This is amazing. One of our favourite musicians, Janelle Monae, is co-starring in a movie about the African American women who helped launch America into space, alongside Person of Interest's Taraji P. Henson. Hidden Figures comes out in January 2017, and it's based on a new book that comes out in September called Hidden Figures: The Story of the African-American Women Who Helped Win the Space Race by Margot Lee Shetterly. Henson is playing Katherine Johnson, Octavia Spencer is playing Dorothy Vaughan and Monae is playing the youngest of the three, Mary Jackson. The film is being directed by Ted Melfi.
Here's the official synopsis of the book, via Amazon:
Set against the backdrop of the Jim Crow South and the civil rights movement, the never-before-told true story of NASA's African-American female mathematicians who played a crucial role in America's space program — and whose contributions have been unheralded, until now.
Before John Glenn orbited the Earth or Neil Armstrong walked on the moon, a group of professionals worked as "Human Computers," calculating the flight paths that would enable these historic achievements. Among these were a coterie of bright, talented African-American women. Segregated from their white counterparts by Jim Crow laws, these "coloured computers," as they were known, used slide rules, adding machines, and pencil and paper to support America's fledgling aeronautics industry, and helped write the equations that would launch rockets, and astronauts, into space.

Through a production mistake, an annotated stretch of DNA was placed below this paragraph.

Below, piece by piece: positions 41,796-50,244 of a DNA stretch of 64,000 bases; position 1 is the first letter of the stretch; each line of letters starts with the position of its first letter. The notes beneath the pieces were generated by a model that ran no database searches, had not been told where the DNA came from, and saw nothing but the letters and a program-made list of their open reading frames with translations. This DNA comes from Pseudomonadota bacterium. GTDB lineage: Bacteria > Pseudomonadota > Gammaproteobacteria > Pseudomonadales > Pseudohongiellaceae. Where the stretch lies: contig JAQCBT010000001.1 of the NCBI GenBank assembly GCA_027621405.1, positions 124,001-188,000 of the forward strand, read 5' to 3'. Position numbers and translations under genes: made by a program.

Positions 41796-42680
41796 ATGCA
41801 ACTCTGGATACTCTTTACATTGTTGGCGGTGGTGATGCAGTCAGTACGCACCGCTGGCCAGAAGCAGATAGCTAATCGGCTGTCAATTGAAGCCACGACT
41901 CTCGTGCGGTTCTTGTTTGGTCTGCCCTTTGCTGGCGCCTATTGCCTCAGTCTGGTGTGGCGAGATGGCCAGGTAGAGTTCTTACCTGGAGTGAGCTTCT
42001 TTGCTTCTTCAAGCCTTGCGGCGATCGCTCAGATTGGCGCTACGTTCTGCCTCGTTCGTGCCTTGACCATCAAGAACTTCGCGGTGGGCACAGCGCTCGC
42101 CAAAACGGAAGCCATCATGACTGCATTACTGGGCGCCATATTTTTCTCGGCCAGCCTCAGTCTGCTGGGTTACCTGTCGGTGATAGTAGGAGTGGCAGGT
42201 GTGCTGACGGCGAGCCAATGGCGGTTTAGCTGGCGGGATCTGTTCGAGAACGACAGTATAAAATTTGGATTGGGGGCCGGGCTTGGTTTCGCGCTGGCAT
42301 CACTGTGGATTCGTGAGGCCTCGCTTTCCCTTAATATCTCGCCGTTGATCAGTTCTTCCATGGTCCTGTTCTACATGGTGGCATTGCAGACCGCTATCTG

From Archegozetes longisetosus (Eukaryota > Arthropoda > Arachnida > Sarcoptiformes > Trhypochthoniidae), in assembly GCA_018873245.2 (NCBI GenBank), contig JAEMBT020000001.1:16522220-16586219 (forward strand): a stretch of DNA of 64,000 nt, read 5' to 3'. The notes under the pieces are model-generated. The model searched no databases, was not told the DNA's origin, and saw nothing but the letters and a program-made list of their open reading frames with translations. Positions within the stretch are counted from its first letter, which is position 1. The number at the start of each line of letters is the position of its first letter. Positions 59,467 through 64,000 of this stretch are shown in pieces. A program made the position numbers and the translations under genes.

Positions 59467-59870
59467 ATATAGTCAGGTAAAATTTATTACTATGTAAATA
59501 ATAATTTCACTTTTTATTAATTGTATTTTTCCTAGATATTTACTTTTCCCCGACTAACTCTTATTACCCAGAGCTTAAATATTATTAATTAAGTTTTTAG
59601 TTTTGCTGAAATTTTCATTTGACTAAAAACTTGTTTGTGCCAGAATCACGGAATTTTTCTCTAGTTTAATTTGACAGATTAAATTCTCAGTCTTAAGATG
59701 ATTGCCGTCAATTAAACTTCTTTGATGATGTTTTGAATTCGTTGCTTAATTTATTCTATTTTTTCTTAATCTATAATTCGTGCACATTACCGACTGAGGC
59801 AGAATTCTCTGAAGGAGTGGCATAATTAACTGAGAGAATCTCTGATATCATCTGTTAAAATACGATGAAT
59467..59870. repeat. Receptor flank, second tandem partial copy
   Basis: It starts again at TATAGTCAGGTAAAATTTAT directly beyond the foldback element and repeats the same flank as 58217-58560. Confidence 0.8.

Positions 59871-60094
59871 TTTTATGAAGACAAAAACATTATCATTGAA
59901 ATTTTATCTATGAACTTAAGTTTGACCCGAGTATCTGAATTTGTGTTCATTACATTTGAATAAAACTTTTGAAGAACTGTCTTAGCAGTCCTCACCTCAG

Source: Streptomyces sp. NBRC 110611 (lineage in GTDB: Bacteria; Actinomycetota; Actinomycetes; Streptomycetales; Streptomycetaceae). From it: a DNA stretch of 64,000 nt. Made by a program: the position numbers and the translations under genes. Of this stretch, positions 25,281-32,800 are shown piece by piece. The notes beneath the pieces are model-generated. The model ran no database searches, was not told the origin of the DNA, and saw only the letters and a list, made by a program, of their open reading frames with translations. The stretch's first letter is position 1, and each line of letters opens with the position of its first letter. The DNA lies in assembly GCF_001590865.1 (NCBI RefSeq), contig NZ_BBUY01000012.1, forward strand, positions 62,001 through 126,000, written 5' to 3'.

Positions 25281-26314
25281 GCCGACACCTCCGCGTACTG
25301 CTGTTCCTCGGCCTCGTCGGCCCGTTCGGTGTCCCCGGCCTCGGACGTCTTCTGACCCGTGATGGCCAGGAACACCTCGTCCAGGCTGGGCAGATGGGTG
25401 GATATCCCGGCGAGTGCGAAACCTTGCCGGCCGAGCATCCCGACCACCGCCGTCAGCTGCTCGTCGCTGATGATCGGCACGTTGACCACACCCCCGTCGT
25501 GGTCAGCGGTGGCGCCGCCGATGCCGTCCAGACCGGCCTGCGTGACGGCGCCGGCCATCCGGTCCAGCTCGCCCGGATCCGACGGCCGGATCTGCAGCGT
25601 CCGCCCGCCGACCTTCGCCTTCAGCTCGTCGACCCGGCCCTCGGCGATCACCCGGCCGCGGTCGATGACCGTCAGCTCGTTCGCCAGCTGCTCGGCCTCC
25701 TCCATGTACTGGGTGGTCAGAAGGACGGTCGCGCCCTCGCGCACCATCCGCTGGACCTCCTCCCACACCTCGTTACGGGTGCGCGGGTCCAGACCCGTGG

Drawing on the oral histories of scores of these "computers," personal recollections, interviews with NASA executives and engineers, archival documents, correspondence, and reporting from the era,Hidden Figures recalls America's greatest adventure and NASA's groundbreaking successes through the experiences of five spunky, courageous, intelligent, determined, and patriotic women: Dorothy Vaughan, Mary Jackson, Katherine Johnson, Christine Darden, and Gloria Champine.
Moving from World War II through NASA's golden age, touching on the civil rights era, the Space Race, the Cold War, and the women's rights movement, Hidden Figures interweaves a rich history of scientific achievement and technological innovation with the intimate stories of five women whose work forever changed the world — and whose lives show how out of one of America's most painful histories came one of its proudest moments.
This sounds amazing, and I can't wait to see it! [via The Wrap]